When advocates for Nizah Morris mark the 12th anniversary of her death next week with a Center City march and vigil, one of their demands will be the release of all 911 transmissions connected to the case.
It’s believed the missing 911 transmissions hold answers to key questions about the Morris incident.
During the early-morning hours of Dec. 22, 2002, police were dispatched to investigate Morris outside the old Key West Bar, where she was extremely intoxicated.
Rather than allowing medics to assess the situation, police gave Morris a “courtesy ride” to the area of 15th and Walnut streets.
Morris didn’t live in that area, nor did she have family or friends there available to assist her.
Shortly after the ride, the transwoman was found by passing motorists at 16th and Walnut streets with blunt-force trauma to her head.
She died two days later, and her homicide remains unsolved.
Local authorities say they don’t have any Morris 911 transmissions aside from those released to the public in 2003. But it remains unclear how comprehensively they’ve searched their files.
Partial 911 transmissions released
In 2003, local authorities released cassette tapes containing 911 transmissions by three officers involved in the Morris incident: Kenneth Novak, Elizabeth Skala and Thomas Berry.
The tapes contain two transmissions by Novak, four transmissions by Skala and six transmissions by Berry.
Years later, after computer-aided dispatch records were released, it became evident the officers said more about the Morris incident over police radio than was released in 2003.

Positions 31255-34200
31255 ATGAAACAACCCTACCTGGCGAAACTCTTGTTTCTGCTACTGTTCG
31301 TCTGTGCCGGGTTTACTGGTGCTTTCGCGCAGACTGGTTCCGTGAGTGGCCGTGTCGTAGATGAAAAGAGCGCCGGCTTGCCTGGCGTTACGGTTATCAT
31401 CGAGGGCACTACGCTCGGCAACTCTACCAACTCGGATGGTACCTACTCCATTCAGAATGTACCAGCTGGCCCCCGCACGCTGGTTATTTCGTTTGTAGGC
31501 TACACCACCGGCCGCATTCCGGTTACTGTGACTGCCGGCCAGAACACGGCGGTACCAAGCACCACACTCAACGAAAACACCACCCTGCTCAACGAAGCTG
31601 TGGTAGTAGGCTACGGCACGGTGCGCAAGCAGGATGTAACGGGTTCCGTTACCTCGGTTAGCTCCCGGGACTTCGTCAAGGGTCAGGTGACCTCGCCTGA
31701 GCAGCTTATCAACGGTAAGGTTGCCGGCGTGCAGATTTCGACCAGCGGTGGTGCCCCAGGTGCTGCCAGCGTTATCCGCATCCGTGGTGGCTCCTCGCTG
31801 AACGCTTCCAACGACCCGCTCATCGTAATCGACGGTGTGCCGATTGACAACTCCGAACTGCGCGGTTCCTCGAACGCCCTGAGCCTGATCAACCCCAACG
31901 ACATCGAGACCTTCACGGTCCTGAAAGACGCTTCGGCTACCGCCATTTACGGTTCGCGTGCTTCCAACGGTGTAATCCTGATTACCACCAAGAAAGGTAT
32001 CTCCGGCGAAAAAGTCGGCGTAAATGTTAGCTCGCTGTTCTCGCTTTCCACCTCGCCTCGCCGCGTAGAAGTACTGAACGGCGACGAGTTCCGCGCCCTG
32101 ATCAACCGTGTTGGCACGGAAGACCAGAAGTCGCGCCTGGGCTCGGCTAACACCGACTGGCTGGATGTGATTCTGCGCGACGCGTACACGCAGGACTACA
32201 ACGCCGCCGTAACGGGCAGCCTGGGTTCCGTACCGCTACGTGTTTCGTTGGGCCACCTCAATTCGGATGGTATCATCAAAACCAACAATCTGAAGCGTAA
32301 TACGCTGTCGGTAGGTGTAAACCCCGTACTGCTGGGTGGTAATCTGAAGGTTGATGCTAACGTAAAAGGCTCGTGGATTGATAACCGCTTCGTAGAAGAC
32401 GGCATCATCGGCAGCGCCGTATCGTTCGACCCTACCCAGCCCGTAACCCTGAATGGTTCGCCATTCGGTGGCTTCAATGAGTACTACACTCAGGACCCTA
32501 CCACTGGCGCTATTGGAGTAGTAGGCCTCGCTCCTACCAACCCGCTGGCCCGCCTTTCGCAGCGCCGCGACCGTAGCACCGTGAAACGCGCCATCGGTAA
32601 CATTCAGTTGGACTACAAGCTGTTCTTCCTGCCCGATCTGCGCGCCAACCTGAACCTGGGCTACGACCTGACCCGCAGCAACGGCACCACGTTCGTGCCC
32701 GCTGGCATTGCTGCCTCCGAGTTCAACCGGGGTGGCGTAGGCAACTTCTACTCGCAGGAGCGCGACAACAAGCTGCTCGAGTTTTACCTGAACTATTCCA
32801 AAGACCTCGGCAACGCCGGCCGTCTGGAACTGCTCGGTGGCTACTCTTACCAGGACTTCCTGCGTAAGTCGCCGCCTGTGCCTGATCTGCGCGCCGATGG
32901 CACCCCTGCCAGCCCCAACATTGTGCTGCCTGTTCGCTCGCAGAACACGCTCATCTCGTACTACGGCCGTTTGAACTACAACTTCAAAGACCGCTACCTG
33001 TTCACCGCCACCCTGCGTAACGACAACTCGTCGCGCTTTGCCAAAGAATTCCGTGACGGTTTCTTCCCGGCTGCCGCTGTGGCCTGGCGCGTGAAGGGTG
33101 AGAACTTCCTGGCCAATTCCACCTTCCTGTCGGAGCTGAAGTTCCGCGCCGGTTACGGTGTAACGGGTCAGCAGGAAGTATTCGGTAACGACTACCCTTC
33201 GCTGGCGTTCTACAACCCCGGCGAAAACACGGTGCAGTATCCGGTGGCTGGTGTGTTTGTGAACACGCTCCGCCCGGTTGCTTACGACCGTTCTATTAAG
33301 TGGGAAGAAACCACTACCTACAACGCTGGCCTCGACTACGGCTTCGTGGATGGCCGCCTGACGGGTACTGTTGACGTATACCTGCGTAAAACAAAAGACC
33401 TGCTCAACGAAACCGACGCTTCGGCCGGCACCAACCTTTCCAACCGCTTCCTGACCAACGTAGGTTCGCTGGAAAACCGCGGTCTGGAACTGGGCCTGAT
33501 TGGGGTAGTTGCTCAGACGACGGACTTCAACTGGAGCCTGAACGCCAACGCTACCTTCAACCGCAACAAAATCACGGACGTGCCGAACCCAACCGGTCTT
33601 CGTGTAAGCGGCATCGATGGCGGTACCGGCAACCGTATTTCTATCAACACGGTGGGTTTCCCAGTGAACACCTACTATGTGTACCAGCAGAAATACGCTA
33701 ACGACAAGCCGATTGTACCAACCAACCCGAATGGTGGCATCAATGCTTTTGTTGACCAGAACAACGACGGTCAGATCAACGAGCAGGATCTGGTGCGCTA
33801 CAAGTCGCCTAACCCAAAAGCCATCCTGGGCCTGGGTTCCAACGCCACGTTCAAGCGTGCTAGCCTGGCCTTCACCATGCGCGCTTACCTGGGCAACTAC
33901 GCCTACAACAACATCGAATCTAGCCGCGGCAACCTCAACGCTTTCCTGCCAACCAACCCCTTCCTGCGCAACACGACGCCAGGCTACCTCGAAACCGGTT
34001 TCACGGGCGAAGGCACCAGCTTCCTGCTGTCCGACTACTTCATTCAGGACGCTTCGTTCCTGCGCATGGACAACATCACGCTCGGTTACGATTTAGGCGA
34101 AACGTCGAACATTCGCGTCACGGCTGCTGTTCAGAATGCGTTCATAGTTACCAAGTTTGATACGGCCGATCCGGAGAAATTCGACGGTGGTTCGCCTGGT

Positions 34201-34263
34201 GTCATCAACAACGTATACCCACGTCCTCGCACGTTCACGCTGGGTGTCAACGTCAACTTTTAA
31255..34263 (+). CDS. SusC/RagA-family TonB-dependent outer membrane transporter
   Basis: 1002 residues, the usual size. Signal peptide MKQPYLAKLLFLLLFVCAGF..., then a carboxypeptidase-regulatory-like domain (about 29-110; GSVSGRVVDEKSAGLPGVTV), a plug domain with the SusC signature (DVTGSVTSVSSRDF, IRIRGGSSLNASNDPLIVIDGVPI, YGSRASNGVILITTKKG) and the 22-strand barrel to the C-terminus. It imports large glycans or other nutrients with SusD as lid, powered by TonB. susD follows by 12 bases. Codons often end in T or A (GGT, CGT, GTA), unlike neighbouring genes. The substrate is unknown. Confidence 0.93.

The missing transmissions pertain to three murky aspects of the Morris case: the voiding of Morris’ original tracking numbers; an unrelated vehicle stop initiated by Skala while still assigned to handle Morris; and a visit by all three officers to Jefferson University Hospital, where Morris was clinging to life.
Tracking numbers voided
Local authorities haven’t explained why Morris’ initial police-tracking numbers were voided at the 911 call center, despite repeated requests for an explanation.
It’s a pointed question, because voiding those numbers cleared the way for officers to avoid documenting the courtesy ride and Morris’ subsequent head injury.
Police-tracking numbers, also known as district-control numbers, help local authorities track various incidents, including incidents involving the need for police to provide transportation.
According to dispatch records, at 4:02 a.m. Dec. 22, 2002, Skala said something to her dispatcher over police radio that caused Morris’ initial tracking numbers to be voided.
Exactly what Skala said to her dispatcher hasn’t been divulged by local authorities.
In 2006, the city’s Police Advisory Commission showed the dispatch records to Skala. But she indicated that she didn’t know why the tracking numbers were voided.
Skala initiates a vehicle stop
Novak and Skala were dispatched to investigate Morris outside the old Key West Bar near 13th and Walnut streets, where Morris was staggering and stumbling.
Skala arrived first, and says she agreed to take Morris home, after Morris indicated she lived at 15th and Walnut streets.
For reasons not clear in the public record, Skala initiated an unrelated vehicle stop near 13th and Market streets while still assigned to handle Morris.
Local authorities have released partial dispatch records for the vehicle stop, but no 911 transmissions for it.